Created on Friday, 18 October 2013 Written by DAN SEWELL, Associated Press
CINCINNATI (AP) — Homeless people who routinely sleep at the Hamilton County Courthouse were cleared off steps and benches early Friday as the sheriff followed through on a plan he announced weeks ago to stop the practice.
A federal judge on Thursday denied a request in a lawsuit filed by four homeless men for an order to block any arrests when the sheriff puts his plan into place.
Sheriff's department spokesman Jim Knapp told The Associated Press "very few" homeless people were at the courthouse plaza when deputies arrived overnight and no one was arrested. He said deputies encountered no problems.
"We just told them to move on, and they did," Knapp said.
Sheriff Jim Neil announced weeks ago that while he is sympathetic with those who have no place to live, he would eventually end the practice of people sleeping outside the courthouse. He cited a public health hazard from the messes left and also said there had been damage to the courthouse.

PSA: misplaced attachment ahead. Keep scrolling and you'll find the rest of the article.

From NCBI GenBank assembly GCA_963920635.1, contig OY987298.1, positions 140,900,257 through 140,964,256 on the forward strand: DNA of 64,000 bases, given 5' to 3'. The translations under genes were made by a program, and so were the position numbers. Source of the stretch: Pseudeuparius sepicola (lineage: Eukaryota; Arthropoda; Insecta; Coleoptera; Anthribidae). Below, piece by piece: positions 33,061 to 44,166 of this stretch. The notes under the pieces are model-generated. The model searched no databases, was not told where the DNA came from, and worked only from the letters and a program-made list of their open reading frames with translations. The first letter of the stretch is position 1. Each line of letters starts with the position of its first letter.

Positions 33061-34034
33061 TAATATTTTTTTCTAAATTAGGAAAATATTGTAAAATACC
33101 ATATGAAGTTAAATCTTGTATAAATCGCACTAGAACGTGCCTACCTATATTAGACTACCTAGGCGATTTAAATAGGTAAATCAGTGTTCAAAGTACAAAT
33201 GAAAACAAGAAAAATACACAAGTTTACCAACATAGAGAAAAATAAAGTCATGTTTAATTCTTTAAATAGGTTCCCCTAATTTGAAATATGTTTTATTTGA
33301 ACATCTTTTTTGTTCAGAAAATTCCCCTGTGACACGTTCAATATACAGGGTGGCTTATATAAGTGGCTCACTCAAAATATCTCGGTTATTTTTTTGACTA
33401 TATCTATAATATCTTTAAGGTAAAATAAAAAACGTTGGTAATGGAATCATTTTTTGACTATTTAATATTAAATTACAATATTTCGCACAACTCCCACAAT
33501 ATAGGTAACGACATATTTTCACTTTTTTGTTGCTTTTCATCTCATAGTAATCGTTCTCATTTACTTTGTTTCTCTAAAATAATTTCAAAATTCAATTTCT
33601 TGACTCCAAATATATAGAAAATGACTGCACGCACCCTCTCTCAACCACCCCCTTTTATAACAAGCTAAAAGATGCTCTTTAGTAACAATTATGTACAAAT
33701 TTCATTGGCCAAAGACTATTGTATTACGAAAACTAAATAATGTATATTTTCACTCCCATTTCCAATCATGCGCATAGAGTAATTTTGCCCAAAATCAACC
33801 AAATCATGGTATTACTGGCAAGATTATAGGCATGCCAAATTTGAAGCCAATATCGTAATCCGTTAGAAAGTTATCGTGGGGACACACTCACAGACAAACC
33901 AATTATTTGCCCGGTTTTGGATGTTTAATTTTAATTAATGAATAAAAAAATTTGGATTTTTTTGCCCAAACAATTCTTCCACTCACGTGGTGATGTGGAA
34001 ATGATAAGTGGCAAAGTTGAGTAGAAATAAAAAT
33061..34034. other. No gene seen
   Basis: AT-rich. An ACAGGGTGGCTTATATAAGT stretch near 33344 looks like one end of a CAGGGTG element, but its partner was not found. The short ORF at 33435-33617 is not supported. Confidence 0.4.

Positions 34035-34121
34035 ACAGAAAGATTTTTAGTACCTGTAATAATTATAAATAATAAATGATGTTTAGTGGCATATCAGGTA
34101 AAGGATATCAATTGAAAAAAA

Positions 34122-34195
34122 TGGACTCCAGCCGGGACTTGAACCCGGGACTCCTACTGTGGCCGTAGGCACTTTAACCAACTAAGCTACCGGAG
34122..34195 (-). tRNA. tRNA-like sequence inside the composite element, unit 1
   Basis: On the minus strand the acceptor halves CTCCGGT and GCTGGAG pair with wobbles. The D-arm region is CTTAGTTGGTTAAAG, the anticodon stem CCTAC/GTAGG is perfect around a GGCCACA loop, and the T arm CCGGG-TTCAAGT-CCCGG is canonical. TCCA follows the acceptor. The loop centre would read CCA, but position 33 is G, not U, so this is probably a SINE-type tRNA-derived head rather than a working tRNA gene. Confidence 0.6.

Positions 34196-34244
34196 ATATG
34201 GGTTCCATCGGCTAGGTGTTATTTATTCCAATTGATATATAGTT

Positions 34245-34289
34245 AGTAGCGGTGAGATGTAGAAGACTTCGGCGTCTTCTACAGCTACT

"It was time," Knapp said, adding that the county will launch a project for cleanup and repairs at the courthouse. No trespassing signs had been posted earlier.
Homeless advocates say the well-lighted public property has been a safe place for people with few options for shelter to gather. Josh Spring, executive director of the Greater Cincinnati Homeless Coalition, said government should be "working to create a system where nobody is forced to sleep outside, instead of working to push people who are already marginalized further into the margins."
Spring said the federal lawsuit would go forward.
The four homeless men who filed the suit claim their constitutional rights are being violated and they are being subjected to "cruel and unusual punishment" for being homeless.
U.S. District Judge Susan Dlott ruled that the men hadn't shown they had suffered any injury and they hadn't identified a law they believed to be unconstitutional.
"The court cannot begin to consider whether such arrests would amount to unconstitutional criminalization of homelessness when the very occurrence of those arrests is speculative," she wrote in denying the request for a temporary restraining order.
AP writer Amanda Lee Myers contributed to this story.